Mentions: We conducted LC-ESI-MS experiments to clarify the number of Ca2+ ions bound to CaM and its variants. The results are shown in Figure 2. The protein sample was passed through a reverse phase column with a mobile phase solvent containing 10 μM Ca2+. Thus, the results obtained here suggest the number of Ca2+ ions bound to CaM and its variants in the presence of 10 μM free Ca2+. The peaks appearing at different retention times were subsequently subjected to ESI-MS analyses. For all samples, the LC peaks in the ESI-MS spectra at a retention time of approximately 10.6 min show [protein+4Ca-nH](n–8)− ion. Another peak for CCMΔ5–7 appearing at a later retention time shows [variant + 2Ca-nH](n–4)− and [variant + 3Ca-nH](n–6)−. When the two peaks were observed in the LC-MS chromatogram, it was found that the former peak was related to the CaM (or variant) with a larger number of Ca2+ ions. Ca2+-binding to CaM (or variants) is tight and the on-off exchange rate is thought to be slow enough to separate the 4Ca2+-bound form from the species with smaller number of Ca2+ ions.

View Article: PubMed Central - PubMed

ABSTRACT

Electrospray ionization mass spectrometry (ESI-MS), circular dichroism (CD), nuclear magnetic resonance (NMR) spectroscopy, flow dialysis, and bioactivity measurements were employed to investigate the roles of the C-terminal residues of calmodulin (CaM). In the present study, we prepared a series of truncated mutants of chicken CaM that lack four (CCMΔ4) to eight (CCMΔ8) residues at the C-terminal end. It was found that CCMΔ4, lacking the last four residues (M145 to K148), binds four Ca2+ ions. Further deletion gradually decreased the ability to bind the fourth Ca2+ ion, and CCMΔ8 completely lost the ability. Interestingly, both lobes of Ca2+-sturated CCMΔ5 showed instability in the conformation, although limited part in the C-lobe of Ca2+-saturated CCMΔ4 was instable. Moreover, unlike CCMΔ4, structure of the C-lobe in CCMΔ5 bound to the target displayed dissimilarity to that of CaM, suggesting that deletion of M144 changes the binding manner. Deletion of the last five residues (M144 to K148) and further truncation of the C-terminal region decreased apparent capacity for target activation. Little contribution of the last four residues including M145 was observed for structural stability, Ca2+-binding, and target activation. Although both M144 and M145 have been recognized as key residues for the function, the present data suggest that M144 is a more important residue to attain Ca2+ induced conformational change and to form a proper Ca2+-saturated conformation.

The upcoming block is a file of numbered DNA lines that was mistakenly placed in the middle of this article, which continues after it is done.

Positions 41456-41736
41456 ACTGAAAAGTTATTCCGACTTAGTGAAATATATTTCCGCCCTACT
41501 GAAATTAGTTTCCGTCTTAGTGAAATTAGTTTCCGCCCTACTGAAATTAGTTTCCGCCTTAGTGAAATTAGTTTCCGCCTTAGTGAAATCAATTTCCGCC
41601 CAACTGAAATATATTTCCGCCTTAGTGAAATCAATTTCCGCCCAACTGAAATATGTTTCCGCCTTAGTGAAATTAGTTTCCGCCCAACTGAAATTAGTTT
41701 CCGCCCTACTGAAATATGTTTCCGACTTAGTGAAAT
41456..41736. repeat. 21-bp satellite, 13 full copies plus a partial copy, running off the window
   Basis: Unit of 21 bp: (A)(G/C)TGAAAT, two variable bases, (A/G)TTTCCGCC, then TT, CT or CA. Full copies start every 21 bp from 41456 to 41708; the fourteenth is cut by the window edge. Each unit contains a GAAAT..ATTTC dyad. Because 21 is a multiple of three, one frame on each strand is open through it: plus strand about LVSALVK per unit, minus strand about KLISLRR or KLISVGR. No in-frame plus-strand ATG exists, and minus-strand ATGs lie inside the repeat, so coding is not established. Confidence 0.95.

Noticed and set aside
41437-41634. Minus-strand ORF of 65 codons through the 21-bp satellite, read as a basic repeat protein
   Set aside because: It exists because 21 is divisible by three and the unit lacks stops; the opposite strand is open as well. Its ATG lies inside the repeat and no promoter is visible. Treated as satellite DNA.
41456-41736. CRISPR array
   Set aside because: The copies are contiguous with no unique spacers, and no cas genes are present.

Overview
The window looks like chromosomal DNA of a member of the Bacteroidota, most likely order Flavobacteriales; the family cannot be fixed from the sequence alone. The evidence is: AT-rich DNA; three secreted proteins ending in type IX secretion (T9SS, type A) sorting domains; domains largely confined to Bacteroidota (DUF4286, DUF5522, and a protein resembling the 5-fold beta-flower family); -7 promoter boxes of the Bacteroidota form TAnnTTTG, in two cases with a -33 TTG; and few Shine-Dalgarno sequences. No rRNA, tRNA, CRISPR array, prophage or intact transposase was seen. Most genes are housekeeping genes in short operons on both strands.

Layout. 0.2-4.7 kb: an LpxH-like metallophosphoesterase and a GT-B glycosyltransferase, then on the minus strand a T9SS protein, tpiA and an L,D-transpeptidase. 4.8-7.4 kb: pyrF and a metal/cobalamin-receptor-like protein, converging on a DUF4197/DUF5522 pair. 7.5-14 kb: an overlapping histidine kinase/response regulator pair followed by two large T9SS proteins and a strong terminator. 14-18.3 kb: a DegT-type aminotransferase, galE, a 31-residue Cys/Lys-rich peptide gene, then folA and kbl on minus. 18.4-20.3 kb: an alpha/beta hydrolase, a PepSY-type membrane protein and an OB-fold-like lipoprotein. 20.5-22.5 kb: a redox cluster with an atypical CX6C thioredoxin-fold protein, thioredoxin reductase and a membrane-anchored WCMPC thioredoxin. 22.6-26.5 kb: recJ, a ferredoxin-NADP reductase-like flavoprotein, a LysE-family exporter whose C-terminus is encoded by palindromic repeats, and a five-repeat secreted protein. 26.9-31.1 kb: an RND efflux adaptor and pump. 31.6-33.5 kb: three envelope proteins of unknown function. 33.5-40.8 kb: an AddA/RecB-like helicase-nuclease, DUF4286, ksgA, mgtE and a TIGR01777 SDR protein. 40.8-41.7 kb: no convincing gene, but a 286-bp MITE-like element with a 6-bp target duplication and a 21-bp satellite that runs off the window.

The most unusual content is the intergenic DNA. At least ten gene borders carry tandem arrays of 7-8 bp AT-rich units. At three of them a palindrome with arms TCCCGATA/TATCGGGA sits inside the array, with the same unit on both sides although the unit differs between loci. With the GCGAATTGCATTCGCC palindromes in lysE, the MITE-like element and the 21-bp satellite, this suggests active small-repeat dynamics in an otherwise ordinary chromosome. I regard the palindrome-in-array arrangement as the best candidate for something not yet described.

No MeSH data available.